The Republic of Ireland holds Europe’s record as the most “asylum seeker” unfriendly country, and sports a rejection rate of at least 90 percent, according to the European Union’s statistical agency, Eurostat.
Of the total of 1,552 applications for asylum to the Office of Refugee Applications Commissioner (ORAC) in 2015, only 9.8 percent were granted leave to remain.
According to Irish media, the government is also putting in “new systems” to make the “process of appeal more difficult for asylum seekers.”
According to official figures, in the 12 months to the end of June this year, Ireland received less than 10 percent of asylum applicants to similar-sized EU states. Denmark, with a population of 5.4 million, accepted 21,000 asylum applicants; Norway, with a population of 5 million, accepted 28,000 applicants.
Ireland is recorded by Eurostat as receiving 2,780 applicants during the same period.
The Department of Justice is also steadily closing down appeal avenues for asylum seekers, increasingly preventing them from seeking judicial reviews of their refusals, according to reports.
As a result, “asylum seekers” are now believed to be avoiding Ireland since anti-immigration measures began to be introduced in the wake of the 2002 influx of 12,000 asylum seekers, the highest annual number of immigrants in the State’s history.
Ireland is also, statistically speaking, way ahead of other EU countries when it comes to deporting illegal aliens.
Last year the government deported 3,500 invaders with the figure for this year expected to increase to around 4,000, which is about double the 2012 figure for deportations, according to figures supplied to the Dail (Irish parliament) by Justice Minister Frances Fitzgerald.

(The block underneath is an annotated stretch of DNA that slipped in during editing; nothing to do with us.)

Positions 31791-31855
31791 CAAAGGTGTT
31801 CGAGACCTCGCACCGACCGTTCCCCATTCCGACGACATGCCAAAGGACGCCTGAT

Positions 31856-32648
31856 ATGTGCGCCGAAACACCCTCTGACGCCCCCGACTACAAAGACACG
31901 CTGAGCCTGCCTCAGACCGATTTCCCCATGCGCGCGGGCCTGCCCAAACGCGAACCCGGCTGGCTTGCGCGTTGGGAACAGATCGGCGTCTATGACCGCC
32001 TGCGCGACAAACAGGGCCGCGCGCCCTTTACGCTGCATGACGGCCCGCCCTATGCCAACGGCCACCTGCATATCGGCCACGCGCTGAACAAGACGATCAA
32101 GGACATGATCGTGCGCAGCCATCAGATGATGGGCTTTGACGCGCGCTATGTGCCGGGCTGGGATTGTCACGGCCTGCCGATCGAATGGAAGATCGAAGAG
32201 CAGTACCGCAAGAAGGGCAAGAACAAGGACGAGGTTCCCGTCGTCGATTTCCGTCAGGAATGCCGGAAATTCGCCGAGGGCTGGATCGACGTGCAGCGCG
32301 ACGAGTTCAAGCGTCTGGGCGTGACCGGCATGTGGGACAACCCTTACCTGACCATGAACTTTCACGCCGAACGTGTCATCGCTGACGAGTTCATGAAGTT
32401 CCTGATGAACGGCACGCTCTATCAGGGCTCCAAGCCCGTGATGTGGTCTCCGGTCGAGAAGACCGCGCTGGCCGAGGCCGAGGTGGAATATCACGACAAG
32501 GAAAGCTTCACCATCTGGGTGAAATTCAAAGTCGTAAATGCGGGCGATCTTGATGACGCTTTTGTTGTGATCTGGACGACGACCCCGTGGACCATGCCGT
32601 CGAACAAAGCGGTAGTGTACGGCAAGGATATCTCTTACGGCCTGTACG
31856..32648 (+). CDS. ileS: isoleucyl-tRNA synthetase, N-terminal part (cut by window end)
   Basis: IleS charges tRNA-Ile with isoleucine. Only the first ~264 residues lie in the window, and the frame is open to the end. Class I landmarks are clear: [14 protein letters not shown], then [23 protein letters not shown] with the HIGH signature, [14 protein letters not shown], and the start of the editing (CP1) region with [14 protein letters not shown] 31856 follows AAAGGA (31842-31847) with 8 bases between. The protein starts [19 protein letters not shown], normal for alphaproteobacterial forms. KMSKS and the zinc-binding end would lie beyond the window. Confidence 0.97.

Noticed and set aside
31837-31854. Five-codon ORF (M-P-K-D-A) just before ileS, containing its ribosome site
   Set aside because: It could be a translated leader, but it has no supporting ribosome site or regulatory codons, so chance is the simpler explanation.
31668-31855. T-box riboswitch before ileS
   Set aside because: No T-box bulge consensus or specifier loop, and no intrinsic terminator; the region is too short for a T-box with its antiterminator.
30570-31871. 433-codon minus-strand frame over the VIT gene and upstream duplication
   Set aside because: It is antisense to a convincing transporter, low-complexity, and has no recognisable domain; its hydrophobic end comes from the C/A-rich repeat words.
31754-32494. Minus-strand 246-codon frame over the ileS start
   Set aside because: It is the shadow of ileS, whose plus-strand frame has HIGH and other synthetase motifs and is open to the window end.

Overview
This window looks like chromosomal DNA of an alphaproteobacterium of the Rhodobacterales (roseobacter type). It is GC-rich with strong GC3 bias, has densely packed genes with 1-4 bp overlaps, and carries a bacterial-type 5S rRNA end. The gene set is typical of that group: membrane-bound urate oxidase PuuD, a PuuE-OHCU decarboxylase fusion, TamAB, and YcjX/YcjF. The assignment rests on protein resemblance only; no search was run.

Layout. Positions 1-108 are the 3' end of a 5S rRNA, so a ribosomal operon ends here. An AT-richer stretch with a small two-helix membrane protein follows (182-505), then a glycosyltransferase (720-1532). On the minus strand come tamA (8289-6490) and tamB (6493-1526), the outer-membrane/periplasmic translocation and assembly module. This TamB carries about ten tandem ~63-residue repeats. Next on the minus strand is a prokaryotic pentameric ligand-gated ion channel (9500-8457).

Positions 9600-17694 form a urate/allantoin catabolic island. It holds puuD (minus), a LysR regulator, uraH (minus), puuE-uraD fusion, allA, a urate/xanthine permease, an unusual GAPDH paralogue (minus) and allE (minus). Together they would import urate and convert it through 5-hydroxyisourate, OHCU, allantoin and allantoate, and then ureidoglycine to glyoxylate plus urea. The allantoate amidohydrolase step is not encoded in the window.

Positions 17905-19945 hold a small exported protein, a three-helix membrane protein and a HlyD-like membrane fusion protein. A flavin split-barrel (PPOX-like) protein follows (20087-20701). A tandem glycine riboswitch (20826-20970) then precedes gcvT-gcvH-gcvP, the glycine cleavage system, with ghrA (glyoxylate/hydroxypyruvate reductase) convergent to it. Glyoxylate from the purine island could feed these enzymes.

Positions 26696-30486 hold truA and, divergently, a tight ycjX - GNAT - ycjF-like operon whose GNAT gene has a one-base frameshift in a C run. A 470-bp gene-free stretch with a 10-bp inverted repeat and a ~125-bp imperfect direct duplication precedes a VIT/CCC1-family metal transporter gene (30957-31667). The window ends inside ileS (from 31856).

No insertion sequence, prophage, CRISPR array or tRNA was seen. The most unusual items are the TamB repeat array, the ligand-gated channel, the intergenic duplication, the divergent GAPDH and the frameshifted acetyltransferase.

About 10 percent of those facing deportation are arrested and forcibly deported by gardai (police), with more forced deportations signed by Minister Fitzgerald in the first half of this year than in 2015.
Even the government’s original offer to take in 4,000 invaders claiming to be Syrians, as part of the EU-agreed “relocation program,” has so far only produced 38 such “refugees” to Ireland.
As the Irish Independent wrote, the “result, politically, is that the Irish Government is one of the few in Europe not facing the same type of electoral revolt that saw Britain vote itself out of the EU and America electing Donald Trump with his promise of mass deportations.”
That paper added that “Ireland, in the view of one legal source involved in the asylum process, is ‘the example that other European countries want to emulate.’”
Under the new systems of “asylum” application, the estimated 5,000 invaders pretending to be refugees are housed in what is called “direct provision” accommodation, where all meals are provided. At the same time they are given a €19 per week “supplement”—far below the rich pickings they can get elsewhere in Europe.